“Our purpose is to do more than celebrate this milestone,” wrote United Nations Secretary General Ban Ki-Moon in a July 7 New York Times editorial heralding South Sudanese independence. “It is to highlight the international obligation to stand by the people of South Sudan as they seek to build a stable, strong and ultimately prosperous nation.”

The secretary general warned that the “last thing a new nation needs is a celebration as it springs into existence, only to then be forgotten until the next crisis.”

The new nation faces tremendous challenges of its own, along with the difficulties of establishing peaceful diplomacy with the neighboring country it once fought against.

Lisa Grande, the leader of the United Nations' humanitarian efforts in South Sudan, described the new nation “one of the most underdeveloped on the planet” in an interview with the Associated Press.

South Sudan has a literacy rate of 17 percent and suffers from extremely poor physical infrastructure.

“Someone who could be my daughter has a higher chance of dying in childbirth than finishing school,” said Grande. “That says everything you need to know about Southern Sudan.”

Bishop Ricard said the Church recognizes the “enormous problems and challenges Sudan will face,” but also the new republic's potential “to forge a future that will be filled with hope.”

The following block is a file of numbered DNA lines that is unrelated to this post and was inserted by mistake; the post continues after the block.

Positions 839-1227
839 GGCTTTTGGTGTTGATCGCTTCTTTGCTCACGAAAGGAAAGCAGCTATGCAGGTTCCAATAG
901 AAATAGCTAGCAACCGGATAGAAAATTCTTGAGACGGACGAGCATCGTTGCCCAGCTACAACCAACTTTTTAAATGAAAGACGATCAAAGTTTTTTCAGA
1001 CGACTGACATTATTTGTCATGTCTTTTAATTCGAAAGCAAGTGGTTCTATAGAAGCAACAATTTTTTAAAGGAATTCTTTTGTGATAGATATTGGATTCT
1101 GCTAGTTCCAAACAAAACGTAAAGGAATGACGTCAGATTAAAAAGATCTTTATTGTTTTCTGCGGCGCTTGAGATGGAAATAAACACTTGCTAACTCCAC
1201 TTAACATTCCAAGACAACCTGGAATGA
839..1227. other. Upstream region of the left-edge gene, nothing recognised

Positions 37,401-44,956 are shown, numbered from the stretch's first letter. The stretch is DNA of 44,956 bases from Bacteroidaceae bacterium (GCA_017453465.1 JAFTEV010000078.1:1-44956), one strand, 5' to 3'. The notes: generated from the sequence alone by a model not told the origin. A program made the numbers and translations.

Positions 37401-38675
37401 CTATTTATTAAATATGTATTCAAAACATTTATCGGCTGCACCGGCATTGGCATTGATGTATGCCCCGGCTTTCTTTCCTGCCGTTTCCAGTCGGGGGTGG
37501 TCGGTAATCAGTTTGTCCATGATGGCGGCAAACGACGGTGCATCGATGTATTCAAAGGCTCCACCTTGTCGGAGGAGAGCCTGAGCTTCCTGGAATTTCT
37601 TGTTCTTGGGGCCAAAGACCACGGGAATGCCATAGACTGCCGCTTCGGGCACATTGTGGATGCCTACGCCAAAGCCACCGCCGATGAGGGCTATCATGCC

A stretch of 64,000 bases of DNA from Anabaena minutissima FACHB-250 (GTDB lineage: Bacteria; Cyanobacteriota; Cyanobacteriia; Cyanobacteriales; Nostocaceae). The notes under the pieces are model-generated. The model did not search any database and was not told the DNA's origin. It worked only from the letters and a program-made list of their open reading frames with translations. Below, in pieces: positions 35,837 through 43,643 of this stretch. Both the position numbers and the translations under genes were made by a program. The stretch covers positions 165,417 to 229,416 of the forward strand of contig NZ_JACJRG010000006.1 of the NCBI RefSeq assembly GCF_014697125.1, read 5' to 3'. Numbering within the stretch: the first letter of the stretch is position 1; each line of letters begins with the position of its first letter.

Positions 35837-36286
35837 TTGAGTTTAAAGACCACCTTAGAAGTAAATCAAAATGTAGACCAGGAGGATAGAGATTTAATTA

“Independence is not in the poverty, suffering and conflict here, but it gives us an opportunity to address their root causes,” Griffin said.

He stressed that the South Sudanese people are “putting the war behind them and focusing on their future.”

“They can look at more long-term programming and development without the fear of being constantly being moved back to square one because of displacement, violence and bombing,” he noted.

“There's a sense that we have our own wings and we can fly,” Bishop Ricard said. “We can develop and live up to the potential we have as a nation and a people.”

The bright potential of the new republic has been contagious, causing a massive influx in southern refugees returning from the North and bordering countries. Foreigners in the capital city say the streets are filled.

“This is the place for them to be,” Bishop Ricard said. “They can finally return home with some degree of assurance that they can stay home and find a job … prosperity, and a good life.”